Liftoff! Stunning Photos of Successful Launch for JPSS-2, LOFTID

The Moon makes a stunning backdrop for the successful launch of the third in a series of polar-orbiting weather satellites for the National Oceanic and Atmospheric Administration (NOAA) and our Low-Earth Orbit Flight Test of an Inflatable Decelerator (LOFTID) on November 10 at 4:49 a.m. EST from Vandenberg Space Force Base in California. A United Launch Alliance Atlas V rocket carried the Joint Polar Satellite System (JPSS)-2 and LOFTID. Credit: United Launch Alliance

Last week the NOAA’s Joint Polar Satellite System-2 (JPSS-2) satellite, with NASA’s LOFTID technology demonstration along for the ride, lifted off from Space Launch Complex-3 at Vandenberg Space Force Base in California. Powered by 860,000 pounds of thrust from the United Launch Alliance Atlas V 401 rocket’s RD-180 engine, the launch that occurred at 1:49 a.m. PST on November 10. It resulted in some stunning photographs captured by NASA, United Launch Alliance, and the United States Space Force, as can be seen below.

JPSS-2 will circle the globe 14 times a day 512 miles above Earth, providing forecasters the benefit of three polar-orbiting satellites operating simultaneously, joining its predecessors Suomi National Polar-orbiting Partnership (Suomi NPP) and NOAA-20.

Following JPSS-2’s deployment, the LOFTID heat shield autonomously inflated and re-entered Earth’s atmosphere, splashing down about 500 miles off the coast of Hawaii just over two hours and ten minutes after launch.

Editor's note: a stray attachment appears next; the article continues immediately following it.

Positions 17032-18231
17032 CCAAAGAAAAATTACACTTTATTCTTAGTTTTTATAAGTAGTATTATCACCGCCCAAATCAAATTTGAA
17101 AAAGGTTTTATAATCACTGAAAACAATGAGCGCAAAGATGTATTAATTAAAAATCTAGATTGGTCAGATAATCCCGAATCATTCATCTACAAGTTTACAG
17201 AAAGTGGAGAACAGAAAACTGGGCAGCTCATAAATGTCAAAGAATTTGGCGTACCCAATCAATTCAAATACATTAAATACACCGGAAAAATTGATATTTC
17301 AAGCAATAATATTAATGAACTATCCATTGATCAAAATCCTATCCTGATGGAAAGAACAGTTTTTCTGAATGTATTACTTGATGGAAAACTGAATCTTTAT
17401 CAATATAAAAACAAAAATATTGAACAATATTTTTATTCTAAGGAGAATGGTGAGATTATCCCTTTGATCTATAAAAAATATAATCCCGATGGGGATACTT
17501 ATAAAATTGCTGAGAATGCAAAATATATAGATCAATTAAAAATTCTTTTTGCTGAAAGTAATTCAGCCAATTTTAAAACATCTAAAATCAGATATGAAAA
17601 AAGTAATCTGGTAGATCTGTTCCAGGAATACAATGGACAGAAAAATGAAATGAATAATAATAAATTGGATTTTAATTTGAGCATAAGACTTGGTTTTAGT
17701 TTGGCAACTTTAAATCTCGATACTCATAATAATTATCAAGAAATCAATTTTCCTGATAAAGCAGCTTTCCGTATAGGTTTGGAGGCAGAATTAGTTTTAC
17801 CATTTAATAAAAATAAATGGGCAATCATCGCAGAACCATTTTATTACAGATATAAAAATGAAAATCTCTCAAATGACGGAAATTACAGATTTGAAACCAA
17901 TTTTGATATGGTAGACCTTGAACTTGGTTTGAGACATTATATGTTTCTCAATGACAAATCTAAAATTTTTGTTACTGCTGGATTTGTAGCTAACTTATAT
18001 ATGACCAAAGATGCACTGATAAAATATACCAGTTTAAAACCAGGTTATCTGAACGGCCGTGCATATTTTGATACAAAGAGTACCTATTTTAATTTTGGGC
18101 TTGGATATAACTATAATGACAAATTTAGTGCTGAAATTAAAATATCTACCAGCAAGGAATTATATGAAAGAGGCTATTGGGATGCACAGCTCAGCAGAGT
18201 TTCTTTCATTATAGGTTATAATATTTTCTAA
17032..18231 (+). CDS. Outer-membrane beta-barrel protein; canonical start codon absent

NOAA Joint Polar Satellite System-2 Atlas V Rocket

The National Oceanic and Atmospheric Administration’s (NOAA) Joint Polar Satellite System-2 (JPSS-2) satellite with NASA’s Low-Earth Orbit Flight Test of an Inflatable Decelerator (LOFTID) as a secondary payload, stand ready to lift off atop a United Launch Alliance (ULA) Atlas V rocket from Space Launch Complex-3 at Vandenberg Space Force Base in Cali fornia on November 10. Credit: NASA/Liz Wilk

Tower Rollback ULA Atlas V JPSS-2

The Mobile Service Tower rolls back from the United Launch Alliance (ULA) Atlas V rocket carrying the Joint Polar Satellite System (JPSS)-2 civilian polar-orbiting weather satellite for the National Oceanic and Atmospheric Administration (NOAA) and NASA’s Low-Earth Orbit Flight Test of an Inflatable Decelerator (LOFTID) from Space Launch Complex-3 at Vandenberg Space Force Base, California. Credit: United Launch Alliance

Tower Rollback ULA Atlas V JPSS-2

Credit: United Launch Alliance

ULA Atlas V JPSS-2/LOFTID Liftoff

A United Launch Alliance (ULA) Atlas V rocket carrying the Joint Polar Satellite System (JPSS)-2 civilian polar-orbiting weather satellite for the National Oceanic and Atmospheric Administration (NOAA) and NASA’s Low-Earth Orbit Flight Test of an Inflatable Decelerator (LOFTID) lifts off from Space Launch Complex-3 on November 10 at 1:49 a.m. PST. Credit: United Launch Alliance

ULA Atlas V JPSS-2/LOFTID Liftoff

Credit: United Launch Alliance

ULA Atlas V JPSS-2/LOFTID Liftoff

Credit: United Launch Alliance

ULA Atlas V JPSS-2/LOFTID Liftoff

Credit: United Launch Alliance

JPSS-2/LOFTID Rocket Liftoff

Credit: USSF 30th Space Wing/Joe Davila

JPSS-2/LOFTID Liftoff

Credit: USSF 30th Space Wing/Joe Davila

ULA Atlas V JPSS-2/LOFTID Liftoff

Credit: United Launch Alliance

ULA Atlas V JPSS-2/LOFTID Liftoff

Credit: United Launch Alliance

ULA Atlas V JPSS-2/LOFTID Liftoff

Credit: United Launch Alliance

JPSS-2/LOFTID Launch

Credit: NASA/Randy Beaudoin


JPSS-2/LOFTID isolated views featuring launch, JPSS-2 spacecraft separation, LOFTID inflation, LOFTID spin up and spacecraft separation, and LOFTID splashdown. Credit: NASA